When Anne was invited to provide evidence to support her petition, Dr Sarah McGeown also provided research-informed evidence. Dr McGeown now writes about the official closing of Anne's petition in the TES:
Improving literacy through research-informed reading instruction
The closure of a Scottish parliamentary petition leaves questions about use of synthetic phonics in schools, says Dr Sarah McGeown
https://www.tes.com/magazine/analysis/g ... nstruction
It's looking like those in charge of guidance for the teaching profession (politicians and selected advisors) are disregarding both the literacy practitioner specialist and the researcher informed by the international inquiries into the teaching of reading and international settled science about how best to teach reading.
In August 2017, a petition lodged by Anne Glennie - a literacy consultant, publisher and former primary teacher - was submitted, with the title "Improving literacy standards in schools through research-informed reading instruction".
However, last week, on 4 May 2022, the petition was closed by the Scottish Parliament's Education, Children and Young People Committee.
The past two-and-a-half years have been extraordinary in Scottish education, and Covid-19 education recovery is now a priority. This includes optimally supporting children's literacy, learning and reducing the inequalities that have been amplified as a result of the pandemic.
In this context, the closing of petition PE01668 could not have come at a worse time. It represented a real opportunity to improve children's literacy skills and experiences, and to improve equity.
At present, there is considerable variation in provision across Scottish initial teacher education in terms of access to knowledge about research-informed reading instruction. Furthermore, there is a lack of guidance and support for experienced teachers to engage in continuing professional learning to support their practice.
The petition was lodged to ensure all teachers had access to the latest scientific research, specifically systematic synthetic phonics: an approach to initial reading instruction, which explicitly teaches children the relationship between letters and sounds and encourages children to blend letter-sound correspondences to read new words.
There is a considerable body of research in support of systematic phonics, with synthetic approaches offering clear advantages in terms of optimising the order of letter sounds taught (for a review see Castles et al, 2018).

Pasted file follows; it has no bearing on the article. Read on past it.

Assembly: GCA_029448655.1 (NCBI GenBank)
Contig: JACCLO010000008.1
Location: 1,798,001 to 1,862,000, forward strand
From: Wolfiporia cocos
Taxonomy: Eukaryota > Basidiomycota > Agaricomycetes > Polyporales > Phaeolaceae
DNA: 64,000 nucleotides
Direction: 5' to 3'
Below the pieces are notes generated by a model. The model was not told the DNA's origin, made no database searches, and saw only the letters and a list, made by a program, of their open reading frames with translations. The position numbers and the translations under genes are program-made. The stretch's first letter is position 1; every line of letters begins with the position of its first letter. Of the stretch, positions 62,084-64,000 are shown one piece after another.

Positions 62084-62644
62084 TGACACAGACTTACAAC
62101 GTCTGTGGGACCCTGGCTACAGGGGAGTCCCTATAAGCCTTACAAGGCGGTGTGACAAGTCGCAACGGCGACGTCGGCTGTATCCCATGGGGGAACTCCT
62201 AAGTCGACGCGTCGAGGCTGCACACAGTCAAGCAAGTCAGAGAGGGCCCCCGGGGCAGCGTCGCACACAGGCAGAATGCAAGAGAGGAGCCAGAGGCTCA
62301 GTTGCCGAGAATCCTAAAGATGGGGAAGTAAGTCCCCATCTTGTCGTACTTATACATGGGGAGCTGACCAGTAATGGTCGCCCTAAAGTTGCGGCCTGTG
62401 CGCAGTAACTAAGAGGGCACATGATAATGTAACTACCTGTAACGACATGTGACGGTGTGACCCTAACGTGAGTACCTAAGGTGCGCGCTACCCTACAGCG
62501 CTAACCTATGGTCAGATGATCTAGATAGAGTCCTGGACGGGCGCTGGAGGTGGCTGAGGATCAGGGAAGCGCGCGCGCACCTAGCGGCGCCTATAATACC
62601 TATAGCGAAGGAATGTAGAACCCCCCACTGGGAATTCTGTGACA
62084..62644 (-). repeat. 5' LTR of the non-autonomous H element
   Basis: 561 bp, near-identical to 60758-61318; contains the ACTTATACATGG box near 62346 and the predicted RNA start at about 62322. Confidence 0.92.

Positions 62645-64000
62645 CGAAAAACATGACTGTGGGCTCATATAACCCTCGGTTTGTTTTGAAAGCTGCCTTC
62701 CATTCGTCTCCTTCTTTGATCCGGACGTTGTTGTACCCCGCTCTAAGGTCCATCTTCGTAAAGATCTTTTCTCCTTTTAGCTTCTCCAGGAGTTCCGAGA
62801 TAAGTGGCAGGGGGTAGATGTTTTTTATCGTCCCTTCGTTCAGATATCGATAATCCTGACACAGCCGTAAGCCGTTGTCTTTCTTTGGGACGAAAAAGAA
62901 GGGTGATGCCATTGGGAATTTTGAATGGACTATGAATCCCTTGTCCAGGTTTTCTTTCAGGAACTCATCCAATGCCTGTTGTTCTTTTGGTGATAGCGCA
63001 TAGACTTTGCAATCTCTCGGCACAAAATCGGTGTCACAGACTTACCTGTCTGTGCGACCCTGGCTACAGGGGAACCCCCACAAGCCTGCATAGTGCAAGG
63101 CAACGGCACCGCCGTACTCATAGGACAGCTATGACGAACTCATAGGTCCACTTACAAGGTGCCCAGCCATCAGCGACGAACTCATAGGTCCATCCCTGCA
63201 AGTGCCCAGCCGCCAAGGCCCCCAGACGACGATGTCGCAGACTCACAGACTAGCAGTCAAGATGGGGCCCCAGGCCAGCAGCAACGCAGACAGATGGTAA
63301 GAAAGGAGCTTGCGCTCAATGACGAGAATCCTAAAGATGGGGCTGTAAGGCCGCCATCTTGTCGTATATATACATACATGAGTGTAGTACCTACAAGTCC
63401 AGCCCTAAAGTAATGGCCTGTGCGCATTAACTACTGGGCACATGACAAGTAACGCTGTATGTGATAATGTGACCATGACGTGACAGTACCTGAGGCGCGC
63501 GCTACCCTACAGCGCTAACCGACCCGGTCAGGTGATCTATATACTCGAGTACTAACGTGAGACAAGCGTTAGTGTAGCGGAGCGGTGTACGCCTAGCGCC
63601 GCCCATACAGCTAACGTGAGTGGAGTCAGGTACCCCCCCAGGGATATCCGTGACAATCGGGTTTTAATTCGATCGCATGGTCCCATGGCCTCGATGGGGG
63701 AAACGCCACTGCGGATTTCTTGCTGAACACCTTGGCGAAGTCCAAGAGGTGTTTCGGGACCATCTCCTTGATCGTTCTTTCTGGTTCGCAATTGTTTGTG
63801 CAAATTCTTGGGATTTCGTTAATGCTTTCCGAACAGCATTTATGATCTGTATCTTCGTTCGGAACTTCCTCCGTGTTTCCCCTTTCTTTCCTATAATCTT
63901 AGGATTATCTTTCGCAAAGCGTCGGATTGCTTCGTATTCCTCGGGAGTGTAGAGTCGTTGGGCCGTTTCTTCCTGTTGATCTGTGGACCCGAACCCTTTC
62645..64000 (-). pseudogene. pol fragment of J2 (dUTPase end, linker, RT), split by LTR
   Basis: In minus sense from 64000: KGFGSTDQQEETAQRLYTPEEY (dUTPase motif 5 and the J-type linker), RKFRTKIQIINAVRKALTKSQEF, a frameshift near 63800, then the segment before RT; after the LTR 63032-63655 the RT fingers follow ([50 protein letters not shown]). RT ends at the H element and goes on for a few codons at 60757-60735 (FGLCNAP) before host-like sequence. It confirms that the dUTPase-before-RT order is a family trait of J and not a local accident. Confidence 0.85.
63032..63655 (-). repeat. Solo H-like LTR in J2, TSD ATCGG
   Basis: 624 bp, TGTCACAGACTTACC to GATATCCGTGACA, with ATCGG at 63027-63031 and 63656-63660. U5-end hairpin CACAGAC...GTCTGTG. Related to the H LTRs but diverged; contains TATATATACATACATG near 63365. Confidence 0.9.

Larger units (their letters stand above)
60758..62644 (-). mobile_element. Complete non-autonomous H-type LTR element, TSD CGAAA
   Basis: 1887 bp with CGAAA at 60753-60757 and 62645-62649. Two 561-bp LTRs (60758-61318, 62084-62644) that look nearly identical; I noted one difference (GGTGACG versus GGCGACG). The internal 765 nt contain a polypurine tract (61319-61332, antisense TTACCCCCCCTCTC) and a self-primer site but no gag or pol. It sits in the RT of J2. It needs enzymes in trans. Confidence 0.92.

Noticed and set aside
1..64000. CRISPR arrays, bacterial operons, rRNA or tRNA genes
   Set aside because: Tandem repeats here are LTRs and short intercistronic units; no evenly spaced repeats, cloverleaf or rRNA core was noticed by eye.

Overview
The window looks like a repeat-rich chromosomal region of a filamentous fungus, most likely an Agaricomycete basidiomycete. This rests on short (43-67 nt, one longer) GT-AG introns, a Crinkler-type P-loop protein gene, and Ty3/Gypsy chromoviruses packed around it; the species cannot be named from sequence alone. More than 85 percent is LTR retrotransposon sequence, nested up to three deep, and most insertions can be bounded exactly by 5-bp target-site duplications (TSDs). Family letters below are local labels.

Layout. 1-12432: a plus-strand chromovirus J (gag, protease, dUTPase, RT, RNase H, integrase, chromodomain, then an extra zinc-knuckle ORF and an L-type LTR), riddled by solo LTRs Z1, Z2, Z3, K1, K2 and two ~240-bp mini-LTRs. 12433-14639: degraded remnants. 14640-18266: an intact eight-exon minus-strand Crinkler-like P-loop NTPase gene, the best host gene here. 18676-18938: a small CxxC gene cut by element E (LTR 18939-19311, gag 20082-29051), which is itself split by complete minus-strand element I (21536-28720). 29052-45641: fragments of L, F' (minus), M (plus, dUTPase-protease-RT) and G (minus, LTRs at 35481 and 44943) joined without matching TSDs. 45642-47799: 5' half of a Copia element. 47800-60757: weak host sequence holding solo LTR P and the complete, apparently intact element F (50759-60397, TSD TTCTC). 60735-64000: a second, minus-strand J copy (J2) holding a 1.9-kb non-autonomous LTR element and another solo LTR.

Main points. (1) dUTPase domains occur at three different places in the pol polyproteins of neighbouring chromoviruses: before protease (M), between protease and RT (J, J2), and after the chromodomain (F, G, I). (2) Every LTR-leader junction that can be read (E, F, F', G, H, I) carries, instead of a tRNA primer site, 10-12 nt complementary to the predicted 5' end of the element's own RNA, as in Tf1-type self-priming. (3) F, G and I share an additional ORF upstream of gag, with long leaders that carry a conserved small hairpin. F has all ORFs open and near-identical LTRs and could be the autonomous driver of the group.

The importance of getting it right from the beginning cannot be understated. Children who become independent and successful readers early on are more likely to be motivated to read, enjoy reading and read frequently (Toste et al, 2020; van Bergen et al, 2018) and have better reading skills throughout school and later in life (Castles et al, 2018). Therefore, providing children with an optimal start in their journey as readers is essential.
This petition was closed, in my opinion, as a result of a misunderstanding of what it represented. Firstly, the petition did not request a single mandated approach to the teaching of reading across Scottish primary schools. Instead, it requested that all new and experienced teachers had access to research (specifically the contribution that psychological science has made to understanding how children learn to read) to be able to apply this in their own classroom contexts.
Secondly, the idea that "all children learn differently" and that, therefore, teachers should use a variety of approaches to teach reading, unfortunately, often disadvantages the very children that this argument is made to support.
It is difficult to know what could or should happen next with the priorities of this petition, but I believe that everyone working in Scottish education shares the same goal. We are all committed to improving children's literacy experiences and outcomes, to ensuring children get off to the best possible start in their reading, and that they feel positive, confident and successful as readers.
We need to find better ways to communicate with each other so that we can work collectively to achieve these goals, drawing upon the breadth of research and pedagogical knowledge available to us - the cost of poor communication and misunderstanding is just too high.
Dr Sarah McGeown is a senior lecturer in developmental psychology based in Moray House School of Education and Sport, at the University of Edinburgh
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